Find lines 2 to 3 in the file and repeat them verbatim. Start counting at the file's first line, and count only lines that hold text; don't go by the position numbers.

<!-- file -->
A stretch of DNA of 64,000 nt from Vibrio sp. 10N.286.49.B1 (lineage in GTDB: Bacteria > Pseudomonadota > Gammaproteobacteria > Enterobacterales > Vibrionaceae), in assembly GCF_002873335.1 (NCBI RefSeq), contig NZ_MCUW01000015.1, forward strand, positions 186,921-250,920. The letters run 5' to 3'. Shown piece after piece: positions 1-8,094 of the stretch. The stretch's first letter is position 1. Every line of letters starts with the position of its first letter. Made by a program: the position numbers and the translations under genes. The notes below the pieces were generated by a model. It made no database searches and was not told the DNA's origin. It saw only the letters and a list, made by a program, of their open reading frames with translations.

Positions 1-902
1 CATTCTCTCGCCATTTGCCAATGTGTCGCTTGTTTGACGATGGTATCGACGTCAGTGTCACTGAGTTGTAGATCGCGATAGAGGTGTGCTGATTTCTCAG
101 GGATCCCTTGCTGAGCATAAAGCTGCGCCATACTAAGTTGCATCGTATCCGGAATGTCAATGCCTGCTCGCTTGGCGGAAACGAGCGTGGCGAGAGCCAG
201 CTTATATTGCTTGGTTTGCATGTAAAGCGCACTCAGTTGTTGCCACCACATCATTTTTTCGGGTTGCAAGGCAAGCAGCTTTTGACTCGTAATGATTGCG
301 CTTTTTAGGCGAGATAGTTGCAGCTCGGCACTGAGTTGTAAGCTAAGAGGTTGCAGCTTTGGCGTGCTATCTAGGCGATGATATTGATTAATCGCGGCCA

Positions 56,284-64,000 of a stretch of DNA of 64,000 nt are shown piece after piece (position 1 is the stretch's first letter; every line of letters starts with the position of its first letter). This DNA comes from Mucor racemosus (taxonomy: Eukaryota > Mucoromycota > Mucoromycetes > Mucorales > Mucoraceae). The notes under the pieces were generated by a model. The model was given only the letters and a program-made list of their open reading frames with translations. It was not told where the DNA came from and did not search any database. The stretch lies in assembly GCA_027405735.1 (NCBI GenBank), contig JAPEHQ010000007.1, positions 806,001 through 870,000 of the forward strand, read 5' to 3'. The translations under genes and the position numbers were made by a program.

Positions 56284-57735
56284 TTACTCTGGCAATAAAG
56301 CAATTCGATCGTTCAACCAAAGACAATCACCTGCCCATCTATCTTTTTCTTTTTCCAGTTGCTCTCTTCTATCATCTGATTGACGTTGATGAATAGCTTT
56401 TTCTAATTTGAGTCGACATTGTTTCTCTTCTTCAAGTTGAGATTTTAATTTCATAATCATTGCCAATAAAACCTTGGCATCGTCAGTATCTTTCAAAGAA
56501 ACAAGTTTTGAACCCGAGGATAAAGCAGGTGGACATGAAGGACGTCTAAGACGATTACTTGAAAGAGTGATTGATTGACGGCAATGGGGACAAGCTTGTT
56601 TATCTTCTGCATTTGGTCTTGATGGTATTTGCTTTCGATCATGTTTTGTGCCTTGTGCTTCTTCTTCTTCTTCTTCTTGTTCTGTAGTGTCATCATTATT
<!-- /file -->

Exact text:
Positions 1-902
1 CATTCTCTCGCCATTTGCCAATGTGTCGCTTGTTTGACGATGGTATCGACGTCAGTGTCACTGAGTTGTAGATCGCGATAGAGGTGTGCTGATTTCTCAG